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December 19, 2016
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December 14, 2001
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March 18, 1972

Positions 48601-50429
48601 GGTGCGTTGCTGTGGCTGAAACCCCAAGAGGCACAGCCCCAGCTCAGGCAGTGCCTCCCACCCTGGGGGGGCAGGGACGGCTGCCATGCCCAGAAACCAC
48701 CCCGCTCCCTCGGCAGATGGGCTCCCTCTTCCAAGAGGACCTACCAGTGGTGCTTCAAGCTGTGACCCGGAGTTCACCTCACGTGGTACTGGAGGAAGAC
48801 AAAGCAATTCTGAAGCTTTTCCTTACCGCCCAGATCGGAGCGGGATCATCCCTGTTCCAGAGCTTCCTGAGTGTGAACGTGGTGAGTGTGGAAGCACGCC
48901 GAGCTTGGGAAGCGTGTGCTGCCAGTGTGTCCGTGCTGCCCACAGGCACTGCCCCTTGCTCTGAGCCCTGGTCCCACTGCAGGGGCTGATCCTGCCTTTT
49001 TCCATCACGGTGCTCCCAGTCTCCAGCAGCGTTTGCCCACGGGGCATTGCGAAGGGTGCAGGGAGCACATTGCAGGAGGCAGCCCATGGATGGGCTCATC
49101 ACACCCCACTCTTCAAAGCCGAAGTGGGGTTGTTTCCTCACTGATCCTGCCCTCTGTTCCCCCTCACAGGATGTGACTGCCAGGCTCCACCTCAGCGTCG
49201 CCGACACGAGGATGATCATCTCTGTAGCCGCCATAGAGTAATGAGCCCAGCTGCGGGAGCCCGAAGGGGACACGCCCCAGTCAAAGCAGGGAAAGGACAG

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~ {F { ` Apprnvgd FbriRelease 2005/06109 CIA-RDP85T00875R00080002D063-9 Approved For Release 2005/06/09 : CIA-RDP85T00875R000800 No Foreign Disse,, DIRECTORATE OF INTELLIGENCE Central Intelligence bulletin Secret N? 542 18 March 1972 Approved For Release 2005/06/09 : CIA-RDP85T00875R000800020063-9 Approved For Release 2005/0qt y i~f?; plP RDP85T00875R000800020063-9 The CENTRAL INTELLIGENCE BULLETIN is produced by the Director of Central Intelligence to meet his responsibilities for providing current intelligence hearing on issues of national security to the President, the National Security Council, and other senior government officials. It is produced in consultation with the Departments of State and Defense. When, because of the time factor, adequate consultation with the depart- ment of primary concern is not feasible, items or portions thereof are pro- duced by CIA and enclosed in brackets. Interpretations of intelligence information in this publication represent immediate and preliminary views which are subject to modification in the light of further information and more complete analysis. Certain intelligence items in this publication may be designated specifically for no further dissemination. Other intelligence items may be disseminated further, but only on a need-to-know basis. WARNING This document contains information affecting the national defense of the United States, within the meaning of Title 18, sections 793 and 794, of the US Code, as amended. Its transmission or revelation of its contents to or re- ceipt by an unauthorized person is prohibited by law. GROUP 1 Excluded from automatic downgrading and dec'assification Searet Approved For Release 2005/06/09 : CIA-RDP85T00875R000800020063-9 Approved For Release 2005/RDP85T00875R000800020063-9 No. 0067/72 18 March 1972 Central Intelligence bulletin CHILE: Military leaders may seek Soviet noncombat equipment. (Page 1) USSR-GREECE-CYPRUS: Assessment of Soviet policy. (Page 2) TUNISIA: Crisis brewing over presidential succes- sion. (Page 3) ZAIRE: Government continues efforts to control Catholic Church. (Page 4) ISRAEL-LEBANON: New incident could lead to reprisal (Page Approved For Release 2005/($BCfJ''PDP85T00875R000800020063-9 Approved For Release 2005/06/09 : CIA-RDP85T00875R000800020063-9 SECRET CHILE: The chiefs of the armed services may try to use proffered Soviet military credits to ac- quire useful but noncombat equipment. President Allende recently summoned the three service commanders to discuss the acquisition of DIA 25X1 Soviet equipment, DIA 25X1 F A1.1 gave reasons tor not u i izi g a reporte -million offer of Soviet military credit. The navy chief added, :1owever, that a So- viet hydrographic vessel would be acceptable; the air force and army commanders said that they could use telecommunications equipment and vehicles. DIA The choices were based, on the commanders' desire to avoid sending . i eans to the 25X1 USSR for training or accepting Soviet advisers. They have similar objections, he added, to accepting the Soviet Komar and Osa missile patrol boats that the Cubans and Soviets are urging on the Chileans. The subject was raised by Army Chief Prats, the key military leader, in a discussion with his gen- erals of the problems facing the armed forces under a freely elected Marxist government. Although he said that Chile needs high quality weaponry to main- tain military preparedness, the army was unable to take advantage of the Soviet credit. Prats explained that in addition to the difficulties of incorporating Soviet equipment, the presence of Soviet tanks in Chile would increase suspicions among neighboring governments. Although Allende wants to weaken Chilean mili- tary ties with the West, he is concerned, as are the military chiefs, over the implications of Chil- ean acceptance of Soviet military aid. If the com- manders themselves can settle on noncombat equip- ment to utilize some of the Soviet offer, both the President and the military might find this an ac- ceptable way out of this dilemma, at least for the time being. (SECRET NO FOREIGN DISSEM) 18 Mar 72 Central Intelligence Bulletin Approved For Release 2005/06/QY6 1,~P85T00875R000800020063-9 Approved For Release 2005/06/09 : CIA-RDP85T00875R000800020063-9 SECRET' USSR-GREECE-CYPRUS: The USSR has resorted to a modest level of political and propaganda pressure against Athens in reaction to Greek demands on Arch- bishop Makarios but wants to avoid direct involve- ment. Soviet press statements, however, reflect Mos- cow's concern over the viability of an independent Cyprus. These statements have connected Athens' pressure on Makarios with the establishment of a "base" in Greece for the US Sixth Fleet. The So- viets waited more than two weeks to comment on the homeporting arrangement and then timed their reac- tion to coincide with the Greek demarche. Makarios has not sought either Soviet or local Communist assistance. Nevertheless, the Soviets are uncomfortable about these developments and feel obligated to take up the cudgels for the Archbishop. Moscow continues to favor an independent and non- aligned Cyprus. It wants the removal of British bases on the island and fears the incorporation of Cyprus into NATO by some form of enosis. The So- viets will continue to apply cautious pressure on Greece and, if the situation worsens, will probably encourage Makarios to take the issue to the Secu- rity Council where the Soviet UN representative is serving as president for the month of March. (SE- CRET) Central Intelligence Bulletin 25X1 Approved For Release 2005/06/QWif*P85T00875R000800020063-9 Approved For Release 2005/06~Q?~TIPVTP85T00875R000800020063-9 25X6 TUNISIA: A governmental crisis is brewing over the issue of presidential succession. and now is disinclined to create the post of vice president, which he first proposed nearly two years President Bourguiba has changed his mind again 25X6 A joint meeting of the council of ministers and the political bureau of the ruling Destourian Socialist Party, chaired by Bourguiba on 14 March, adjourned without agreeing on a solution to the succession issue, which has dominated Tunisian pol- itics for more than two years. The President's equivocation has generated serious conflicts in the ruling circles of both government and party. Bour- guiba and Prime Minister Hedi Nouira are reported to be in profound disagreement, and there are per- sistent rumors that several ministers, including Nouira himself, have threatened to resign. Bourguiba probably will be able to secure ac- ceptance of the succession formula he prefers, but this may be achieved at the cost of greater divi- sions and dissatisfaction with his leadership. (SE- CRET) Central Intelligence Bulletin Approved For Release 2005/06gEP85T00875R000800020063-9 Approved For Release 2005/06/09 : CIA-RbP85T00875R000800020063-9 SECRET ZAIRE: The government continues to press its efforts to gain political control over the Catholic Church. The political bureau of the offi,;ial party re- cently reconfirmed President Mobutu Sese Seko's tough stance against the Church by issuing a strong statement calling for chapters of the party youth wing to be installed in all seminaries by 1 April. Seminaries failing to comply will be closed and their bishops will be subject to "legal action." According to local press reports, chapters have now been installed in various small seminaries around the country. The political bureau also upheld the closure of the Church's major seminary in Kinshasa and the charges against Cardinal "'alu la, presently "on consultation" at the Vatican following a clash with Mobutu earlier this year. The statement from the political bureau was a swift response to petitions presented to Mobutu last week by the Council of Bishops. The petitions expressed support for Malula and reaffirmed the Church's refusal to allow party youth chapters in seminaries. The bishops argued that political or- ganizations have no business in centers of theolog- ical study. The party's pronouncement amounts to a final rejection of the bishops' position and makes clear that the isaue is not subject to negotiation. The government long has suspected the Church, hereto- fore an independent institution, of being a source of social agitation and believes that it must be brought under government direction. Although some members of the clergy, , particularly the foreign priests, are likely to continue resisting govern- ment pressures, any united opposition seems improb- able. (SECRET NO FOREIGN DISSEM) 18 Mar 72 Central Intelligence Bulletin Approved For Release 2005/06/0519 85T00875R000800020063-9 Approved For Release 2005/b6/095E' fU5T00875R000800020063-9 ISRAEL-LEBANON: The landmine explosion in northern Israel on 16 March that killed two Israeli soldiers and wounded five was the second sach inci- dent since last month's four-day search-and-destroy attack on fedayeen bases in southern Lebanon. The Israelis are investigating to determine if the mine was planted by infiltrators from Lebanon. If Tel Aviv decides this is the case, retaliation could occur. Fedayeen targets in Lebanon were last hit on 9 March, following rocket attacks on Israeli bor- der settlements. (CONFIDENTIAL) (Map on reverse) 18 Mar 72 Central Intelligence Bulletin Approved For Release 2005/06/09S~ A=i d~85T00875R000800020063-9 Approved For Release 2005/06/fE I P85TOO875R000800020063-9 CsiJ .AN" .r . l~ Approved For Release 2005/06~P85T00875R000800020063-9